Do Laws Address Cyber-Threats to Today's Computerized Cars?


Today’s cars are computers on wheels, open to hackers who can infect cars with malware and take control of a car’s speed, braking, and other vital systems. Whether today’s laws are applicable to these cyber-threats was the focus of a presentation to the American Bar Association’s Cyberspace Law Institute by Richard C. and Cheryl Dancey Balough.

“The Day the Cars Stood Still: 1951 Sci-Fi or 2013 Reality?” gave an overview of the computer technology in today’s cars, the emergence of vehicle-to-vehicle communications, and the self-driving cars of the future.

Ms. Balough noted that over 70 electronic control units are embedded in today’s cars. All are interconnected, so if a hacker is able to gain access to any control unit, he can take over all of the car’s vital operations. A person can achieve unauthorized access to the control units by various channels, such as the car’s OBD-II port, the car’s entertainment system, and even the tire pressure control monitor. As Mr. Balough told the group, this unauthorized access is not theoretical but has been demonstrated by university computer scientists who were able to hack into cars and take over all of their electronic systems.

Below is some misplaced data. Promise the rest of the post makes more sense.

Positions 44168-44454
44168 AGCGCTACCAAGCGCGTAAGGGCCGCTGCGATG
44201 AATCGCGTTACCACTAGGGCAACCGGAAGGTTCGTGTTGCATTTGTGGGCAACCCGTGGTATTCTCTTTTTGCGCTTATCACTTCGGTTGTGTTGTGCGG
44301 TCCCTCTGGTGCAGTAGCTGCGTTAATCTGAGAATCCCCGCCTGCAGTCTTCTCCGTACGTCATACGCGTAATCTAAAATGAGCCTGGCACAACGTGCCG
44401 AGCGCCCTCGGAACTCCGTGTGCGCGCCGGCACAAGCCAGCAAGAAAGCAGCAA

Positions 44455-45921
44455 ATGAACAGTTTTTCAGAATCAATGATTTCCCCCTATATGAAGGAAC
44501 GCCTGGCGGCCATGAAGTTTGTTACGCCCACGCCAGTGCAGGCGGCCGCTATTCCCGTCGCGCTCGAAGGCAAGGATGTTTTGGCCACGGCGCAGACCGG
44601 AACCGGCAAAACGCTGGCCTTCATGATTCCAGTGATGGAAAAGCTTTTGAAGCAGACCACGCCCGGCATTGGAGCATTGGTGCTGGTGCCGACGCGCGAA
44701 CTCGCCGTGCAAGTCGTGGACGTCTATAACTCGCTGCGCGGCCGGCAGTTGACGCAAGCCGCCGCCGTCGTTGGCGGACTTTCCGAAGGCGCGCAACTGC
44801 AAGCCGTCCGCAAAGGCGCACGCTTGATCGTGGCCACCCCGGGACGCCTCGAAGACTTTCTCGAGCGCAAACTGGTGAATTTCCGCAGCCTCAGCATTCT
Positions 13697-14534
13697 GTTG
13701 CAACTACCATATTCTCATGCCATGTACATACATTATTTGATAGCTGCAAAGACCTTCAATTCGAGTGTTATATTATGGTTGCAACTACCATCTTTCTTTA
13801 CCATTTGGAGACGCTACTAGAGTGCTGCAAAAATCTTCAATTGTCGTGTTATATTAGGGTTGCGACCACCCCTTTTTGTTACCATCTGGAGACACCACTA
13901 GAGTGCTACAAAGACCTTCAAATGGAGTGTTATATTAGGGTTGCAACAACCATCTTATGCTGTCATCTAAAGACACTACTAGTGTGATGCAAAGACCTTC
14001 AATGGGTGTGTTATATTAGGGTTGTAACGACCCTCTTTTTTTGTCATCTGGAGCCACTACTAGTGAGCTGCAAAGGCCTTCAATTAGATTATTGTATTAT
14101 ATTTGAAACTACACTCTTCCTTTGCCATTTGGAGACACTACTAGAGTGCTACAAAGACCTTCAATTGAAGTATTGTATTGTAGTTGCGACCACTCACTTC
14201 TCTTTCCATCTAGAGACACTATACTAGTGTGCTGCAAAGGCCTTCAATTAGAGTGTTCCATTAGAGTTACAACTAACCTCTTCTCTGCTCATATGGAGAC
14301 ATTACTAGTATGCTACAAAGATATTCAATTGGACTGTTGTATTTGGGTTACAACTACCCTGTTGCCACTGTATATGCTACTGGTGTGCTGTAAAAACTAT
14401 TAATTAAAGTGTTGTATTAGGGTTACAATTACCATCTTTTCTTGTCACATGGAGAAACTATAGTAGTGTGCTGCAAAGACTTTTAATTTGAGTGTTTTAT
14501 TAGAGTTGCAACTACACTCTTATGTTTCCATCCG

As cars become more connected to the internet and more connected to each other through vehicle-to-vehicle communications, the potential for hacking increases, Mr. Balough said. Hackers may not only be individuals or groups, but could be other nations or terrorists who launch a Stuxnet type of attack on fleets of vehicles.

The Baloughs reviewed the adequacy of current laws to address these issues. These laws include the Computer Fraud and Abuse Act, the Wiretap Act, the Patriot Act, state eavesdropping statutes, and trespass to chattel.

One consequence of making cars computers on wheels may be to open a new business opportunity: creating antivirus and anti-spyware for cars. “In the future, before you drive your car, you may need to update your anti-virus software and scan your car for viruses,” the Baloughs observed.

Chicago-based Balough Law Offices, LLC focuses on technology and privacy issues. A copy of the slides used in the presentation is available at

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DISCLAIMER: Because of the generality of this update, the information provided herein may not be applicable in all situations and should not be acted upon without specific legal advice based on particular situations.

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